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Wow after watching that nasa video and listening to all the reports it sound like this is exactly what happened. My thoughts and prayers to the FamiliesGaryPS anyway to mimic it in FSX?

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My condolences go out to all families of this incident. I also pray that people in the neighborhood will recover fast. This is a very sad accident.Does anyone know if wing/horizontal stabilizer anti-ice was on (if the Q300 has it) before entering in the ice storm? Although I don't like to ask questions in times like this, I can't help my curiosity.

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My condolences go out to all families of this incident. I also pray that people in the neighborhood will recover fast. This is a very sad accident.Does anyone know if wing/horizontal stabilizer anti-ice was on (if the Q300 has it) before entering in the ice storm? Although I don't like to ask questions in times like this, I can't help my curiosity.
Actually this was a Q400 and had only been in service since April of 2008. Here is a link to FlightAware's page regarding Colgan Flight 3407:http://flightaware.com/news/article/Colgan...use--50-dead/95The bottom link takes you to the Airliners.net picture of the actual plane.As far as anti-ice/de-ice goes, there's no way for anyone to know if or when the crew turned those systems on. We'll have to wait for the FDR/CVR data to find out what they were doing and if they even responded to a problem before going down. From the initial reports, TRACON didn't seem to have any real PIREP info of icing and it wasn't until after 3407 went missing that the controller asked for WX conditions from pilots in the immediate area.Readings I've seen suggest both pilots were professional and capable at their job. The FO, albeit young, was even a CFI at one time. The captain had flown SAABs prior to the Dash 8 I guess. Whether it was tail icing or what, if that was the problem, their altitude was low for upset recovery. We just need to wait.

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As far as anti-ice/de-ice goes, there's no way for anyone to know if or when the crew turned those systems on. We'll have to wait for the FDR/CVR data to find out what they were doing and if they even responded to a problem before going down.
Actually earlier today CNN broadcast the NTSB press conference and the NTSB official stated that they had already performed a quick review of the flight data recorder and it showed that the anti-ice system had been on for some time but he did state that did not confirm if the system was working. The flight data recorder only recorded that the switch was on. He also stated that the crew remarked about ice on the windshield and wings several minutes before the crash.Todd

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Actually earlier today CNN broadcast the NTSB press conference and the NTSB official stated that they had already performed a quick review of the flight data recorder and it showed that the anti-ice system had been on for some time but he did state that did not confirm if the system was working. The flight data recorder only recorded that the switch was on. He also stated that the crew remarked about ice on the windshield and wings several minutes before the crash.Todd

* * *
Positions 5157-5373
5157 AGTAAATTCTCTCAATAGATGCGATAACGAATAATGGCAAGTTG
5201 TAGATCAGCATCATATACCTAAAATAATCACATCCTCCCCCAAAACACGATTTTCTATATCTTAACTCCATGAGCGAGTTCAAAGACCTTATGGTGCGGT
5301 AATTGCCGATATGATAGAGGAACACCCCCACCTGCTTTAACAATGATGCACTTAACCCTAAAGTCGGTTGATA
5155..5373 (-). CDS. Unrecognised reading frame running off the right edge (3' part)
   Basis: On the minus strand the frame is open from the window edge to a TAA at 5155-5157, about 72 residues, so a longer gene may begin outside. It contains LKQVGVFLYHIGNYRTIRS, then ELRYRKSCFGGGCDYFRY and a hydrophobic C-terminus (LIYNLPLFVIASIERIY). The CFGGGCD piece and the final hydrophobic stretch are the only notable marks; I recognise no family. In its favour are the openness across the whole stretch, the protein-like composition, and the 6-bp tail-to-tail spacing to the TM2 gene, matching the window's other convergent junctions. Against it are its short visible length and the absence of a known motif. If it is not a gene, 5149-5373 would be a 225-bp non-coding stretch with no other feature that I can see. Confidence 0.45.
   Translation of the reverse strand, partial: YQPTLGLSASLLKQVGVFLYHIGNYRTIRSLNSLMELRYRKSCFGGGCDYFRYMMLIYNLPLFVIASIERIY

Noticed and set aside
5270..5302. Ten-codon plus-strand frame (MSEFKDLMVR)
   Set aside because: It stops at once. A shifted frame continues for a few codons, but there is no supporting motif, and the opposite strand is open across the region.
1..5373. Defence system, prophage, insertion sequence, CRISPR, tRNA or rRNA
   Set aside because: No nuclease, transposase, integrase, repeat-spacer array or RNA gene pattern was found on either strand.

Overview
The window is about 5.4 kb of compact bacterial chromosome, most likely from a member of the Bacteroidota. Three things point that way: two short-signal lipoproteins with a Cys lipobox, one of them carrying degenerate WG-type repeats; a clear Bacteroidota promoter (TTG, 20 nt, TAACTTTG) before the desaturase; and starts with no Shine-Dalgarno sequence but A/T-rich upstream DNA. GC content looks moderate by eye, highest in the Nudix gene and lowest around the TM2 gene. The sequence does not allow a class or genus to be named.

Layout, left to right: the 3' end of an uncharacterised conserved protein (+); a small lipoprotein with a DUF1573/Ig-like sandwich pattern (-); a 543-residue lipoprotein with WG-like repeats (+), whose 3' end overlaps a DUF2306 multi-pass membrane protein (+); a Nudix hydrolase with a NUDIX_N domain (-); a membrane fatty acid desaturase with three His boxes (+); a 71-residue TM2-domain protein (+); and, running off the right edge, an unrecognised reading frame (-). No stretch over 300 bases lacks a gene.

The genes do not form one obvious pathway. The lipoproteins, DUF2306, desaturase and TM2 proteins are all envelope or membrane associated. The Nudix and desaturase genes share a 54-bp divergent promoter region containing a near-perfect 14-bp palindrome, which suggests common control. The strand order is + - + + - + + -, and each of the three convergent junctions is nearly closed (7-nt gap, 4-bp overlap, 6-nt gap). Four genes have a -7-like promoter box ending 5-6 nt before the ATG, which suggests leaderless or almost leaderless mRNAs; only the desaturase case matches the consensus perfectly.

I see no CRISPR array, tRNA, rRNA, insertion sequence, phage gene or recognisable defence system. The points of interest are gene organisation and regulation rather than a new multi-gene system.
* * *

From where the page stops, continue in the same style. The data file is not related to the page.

I'm surprised this was released so soon after. Usually they don't reveal much if anything until all data is collected. I would expect anti-ice to be on though, but as I said, we won't know a real cause until down the road.It does sound as though they were downed as a result of ice though. They might not have been aggressive enough in preventing ice build up and/or removing any ice accretion. I know ice is hard to remove though and you gotta be on the ball when encountering it. The description of severe pitch and roll movements seems to suggest that selecting flaps 15 disrupted the air flow and a loss of lift occurred. It's possible that they were on autopilot which in a lot of icing conditions is poor practice because you can't feel the control surfaces changing response. Those videos posted regarding icing described all this stuff and it certainly fits this scenario. And I said I wouldn't speculate. :(

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I'm surprised this was released so soon after. Usually they don't reveal much if anything until all data is collected. I would expect anti-ice to be on though, but as I said, we won't know a real cause until down the road.It does sound as though they were downed as a result of ice though. They might not have been aggressive enough in preventing ice build up and/or removing any ice accretion. I know ice is hard to remove though and you gotta be on the ball when encountering it. The description of severe pitch and roll movements seems to suggest that selecting flaps 15 disrupted the air flow and a loss of lift occurred. It's possible that they were on autopilot which in a lot of icing conditions is poor practice because you can't feel the control surfaces changing response. Those videos posted regarding icing described all this stuff and it certainly fits this scenario. And I said I wouldn't speculate. :(
Or is it possible the Pitot Tube was iced and they thought they were going faster then they were, and when they dropped the flaps and gear they dropped below stall speed, and was unable to recover?

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Or is it possible the Pitot Tube was iced and they thought they were going faster then they were, and when they dropped the flaps and gear they dropped below stall speed, and was unable to recover?